NTSC vs. PALgreenspun.com : LUSENET : Shooting DV Films : One Thread
I am producing a low budget feature in DV and my director is very keen on the idea of either shooting on PAL or doing a standards conversion to make the transfer to 35mm better. Does anyone know of the benefits or negative aspects of using PAL in the USA?
Also, how does an anomorphic lens work and can it be used to narrow the ratio margin when we go to 35mm?
-- Victoria Robinson (WickRob@aol.com), January 27, 1999
PAL is a European system, which means it doesn't work with ANYTHING made for the NTSC markets. I've read that PAL has slightly sharper images and is a bit closer to 35mm. But your equipment costs will be through the roof if you shoot on PAL in the USA, that stuff costs a mint over here!
-- Dan Seitz (Dansietz@aol.com), February 03, 1999.
The usual reason people suggest shooting in PAL is that PAL runs at 25 frames per second rather than NTSC's 30. So, it's theoretically easier to convert the frame rate to the 24 frames per second used by film. Also, the resolution is a fair bit higher.
Check with the people who are going to be doing the transfer to see if they can handle PAL, and if necessary shoot tests and have them transferred by different companies until you find a combination you like. I'm not sure I'd recommend standards conversion before film transfer as it's just another batch of processing to get in the way of the signal quality, and if your transfer can go direct from NTSC to film in one pass, why bother?
Sorry I can't make specific recommendations, as it's not an issue here in the UK - we shoot in PAL all the time anyway.
Hope this helps.
-- Peter Wardley-Repen (email@example.com), February 04, 1999.
The difference of NTSC vs PAL is significant. the extra lines of resolution is quite dramatic. Most of the folks that disregard it have never seen DV in PAL. I've seen a few instances where at first look folks thought they were looking at HDTV. I do it all the time, the cost if you go to UK and buy lets say a XL1 is exactly the same as an XL1 in the US (aprox $3500) if you reclaim the VAT. Getting things repaired can be a hassle though since most of the Manufacturers seem to forget that folks really travel and use this stuff.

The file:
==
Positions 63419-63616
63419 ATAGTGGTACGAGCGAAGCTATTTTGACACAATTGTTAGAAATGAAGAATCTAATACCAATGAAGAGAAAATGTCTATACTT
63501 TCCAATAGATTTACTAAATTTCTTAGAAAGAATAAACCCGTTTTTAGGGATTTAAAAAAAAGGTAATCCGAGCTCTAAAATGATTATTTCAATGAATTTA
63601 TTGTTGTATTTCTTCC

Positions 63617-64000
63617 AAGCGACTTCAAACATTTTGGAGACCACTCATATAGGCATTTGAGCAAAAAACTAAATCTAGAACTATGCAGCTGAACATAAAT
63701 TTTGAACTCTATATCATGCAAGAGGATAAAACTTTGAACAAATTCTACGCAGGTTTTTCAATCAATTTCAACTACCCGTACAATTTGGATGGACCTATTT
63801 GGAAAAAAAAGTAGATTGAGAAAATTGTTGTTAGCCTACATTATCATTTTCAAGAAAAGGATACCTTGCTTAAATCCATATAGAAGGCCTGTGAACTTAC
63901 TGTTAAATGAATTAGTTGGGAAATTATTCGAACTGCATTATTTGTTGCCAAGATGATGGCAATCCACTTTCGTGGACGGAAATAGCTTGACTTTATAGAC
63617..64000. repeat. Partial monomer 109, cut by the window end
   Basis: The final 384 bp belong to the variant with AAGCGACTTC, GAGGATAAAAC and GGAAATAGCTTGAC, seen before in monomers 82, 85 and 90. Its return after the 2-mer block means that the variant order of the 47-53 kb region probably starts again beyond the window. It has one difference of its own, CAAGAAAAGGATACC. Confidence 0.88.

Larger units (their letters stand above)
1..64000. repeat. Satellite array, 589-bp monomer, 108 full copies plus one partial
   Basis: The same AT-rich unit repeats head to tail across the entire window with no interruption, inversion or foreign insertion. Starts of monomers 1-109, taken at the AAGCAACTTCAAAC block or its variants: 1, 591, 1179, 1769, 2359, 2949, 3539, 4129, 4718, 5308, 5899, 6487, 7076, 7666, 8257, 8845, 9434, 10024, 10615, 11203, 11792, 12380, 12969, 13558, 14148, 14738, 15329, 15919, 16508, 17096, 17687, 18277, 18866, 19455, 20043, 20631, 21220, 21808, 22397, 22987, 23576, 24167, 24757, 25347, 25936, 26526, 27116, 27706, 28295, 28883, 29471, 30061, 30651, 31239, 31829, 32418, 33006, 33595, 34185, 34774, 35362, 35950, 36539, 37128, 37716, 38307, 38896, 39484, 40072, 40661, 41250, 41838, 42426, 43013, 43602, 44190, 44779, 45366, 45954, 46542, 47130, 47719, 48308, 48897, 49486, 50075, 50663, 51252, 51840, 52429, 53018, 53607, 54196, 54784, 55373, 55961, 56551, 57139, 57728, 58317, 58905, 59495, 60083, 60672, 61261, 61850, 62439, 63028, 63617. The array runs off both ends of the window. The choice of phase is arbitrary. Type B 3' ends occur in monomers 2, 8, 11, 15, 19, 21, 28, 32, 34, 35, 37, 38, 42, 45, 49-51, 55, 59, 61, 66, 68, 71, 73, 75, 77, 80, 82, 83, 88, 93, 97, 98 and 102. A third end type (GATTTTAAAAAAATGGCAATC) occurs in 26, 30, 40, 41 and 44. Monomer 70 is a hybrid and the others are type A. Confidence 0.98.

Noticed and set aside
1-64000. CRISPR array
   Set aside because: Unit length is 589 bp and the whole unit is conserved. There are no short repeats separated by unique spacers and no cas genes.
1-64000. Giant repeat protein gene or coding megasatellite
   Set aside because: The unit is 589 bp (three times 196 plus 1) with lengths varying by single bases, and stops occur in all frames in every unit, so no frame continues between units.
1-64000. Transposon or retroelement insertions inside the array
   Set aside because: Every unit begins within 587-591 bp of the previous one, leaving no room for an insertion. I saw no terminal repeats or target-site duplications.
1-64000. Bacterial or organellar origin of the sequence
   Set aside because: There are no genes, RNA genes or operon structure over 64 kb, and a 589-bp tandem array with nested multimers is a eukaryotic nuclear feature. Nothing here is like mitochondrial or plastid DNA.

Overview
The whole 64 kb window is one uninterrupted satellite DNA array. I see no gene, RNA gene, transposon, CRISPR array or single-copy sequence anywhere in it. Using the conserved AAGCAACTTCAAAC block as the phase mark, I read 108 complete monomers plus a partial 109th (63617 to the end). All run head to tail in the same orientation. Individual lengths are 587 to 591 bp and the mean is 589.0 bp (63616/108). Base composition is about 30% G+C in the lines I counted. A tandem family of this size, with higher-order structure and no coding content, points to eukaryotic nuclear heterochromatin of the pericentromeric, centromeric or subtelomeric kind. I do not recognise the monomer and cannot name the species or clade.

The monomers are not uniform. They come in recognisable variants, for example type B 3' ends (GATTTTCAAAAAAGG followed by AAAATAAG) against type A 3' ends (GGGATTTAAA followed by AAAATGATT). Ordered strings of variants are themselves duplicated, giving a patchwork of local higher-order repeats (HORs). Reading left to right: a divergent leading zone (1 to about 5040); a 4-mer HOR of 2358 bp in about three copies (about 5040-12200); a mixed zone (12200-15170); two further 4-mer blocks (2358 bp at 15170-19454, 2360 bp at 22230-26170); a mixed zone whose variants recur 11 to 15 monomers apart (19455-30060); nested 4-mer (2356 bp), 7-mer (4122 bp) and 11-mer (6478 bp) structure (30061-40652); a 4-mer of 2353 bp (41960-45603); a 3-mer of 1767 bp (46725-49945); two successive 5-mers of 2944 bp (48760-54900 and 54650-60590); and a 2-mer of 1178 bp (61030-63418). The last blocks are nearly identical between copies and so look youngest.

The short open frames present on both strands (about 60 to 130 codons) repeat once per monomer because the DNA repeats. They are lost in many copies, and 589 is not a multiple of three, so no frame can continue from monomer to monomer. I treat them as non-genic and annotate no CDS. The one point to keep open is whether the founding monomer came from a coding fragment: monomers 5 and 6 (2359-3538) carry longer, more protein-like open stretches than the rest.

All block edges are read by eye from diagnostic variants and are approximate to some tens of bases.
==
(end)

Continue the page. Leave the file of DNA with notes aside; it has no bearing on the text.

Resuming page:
Most pro monitors in NTSC format also support PAL. If you want to transfer to 35MM You will be starting with a higher resolution image and the conversion to 24fps rate if you shoot with this in mind is to just increase the film rate to 25FPS, then slow back down for use. John Ferrick
-- John Ferrick (Ferrick@postmaster.co.uk), April 20, 1999.
-- Nic Mathieu (firstname.lastname@example.org), January 10, 2002.
Here's a simple answer. NTSC runs at 59.98Hz, provides 525 TV lines, and runs at just under 30 FPS. PAL, on the other hand, has a slower rate of 50Hz but provides 625 TV lines resolution, and runs at 25 FPS. Your director is keen on it simply because he, probably mistakenly, believes that since film moves at 24 FPS and PAL at 25, along with the hundred extra lines your production, once transfered, will look more like it was shot on film. It won't, it'll look like PAL. As for the lens, an anamorphic will quite dramatically stretch vertically everything you shoot when viewed in it's native 4:3 aspect ratio. Stretch this back out to 16:9, and voila, you have quasi-true widescreen.
-- John Griffin (email@example.com), April 12, 2002.
Don't forget that if you transfer from pal (25fps) to 35mm (24fps) your film will be quickened up by 4.1%. Where as if you shoot on NTSC (30fps) they can transfer this without any speed increase, or loss for that matter.
-- Frank Vrionis (firstname.lastname@example.org), April 18, 2002.
I think you ment slowed at 4%.
-- Jeff (email@example.com), October 21, 2002.
Unfortunately I agree with some of the answers where PAL is better for conversion but more expensive for the American market. You will also find that if you are editing on a non-linear system and you use an editing card (pinnacle/ matrox/ canopus etc..) they will need to be PAL versions in order to handle the data.
If you buy a true Anamorphic lense, then you will have no problems as it should only extend the width of the picture. Try Optex for the latest anamorphic lense for the XL1s. The ratio they give is 2:1, which is good n'est pas?
-- Anthony Mair (firstname.lastname@example.org), November 23, 2003.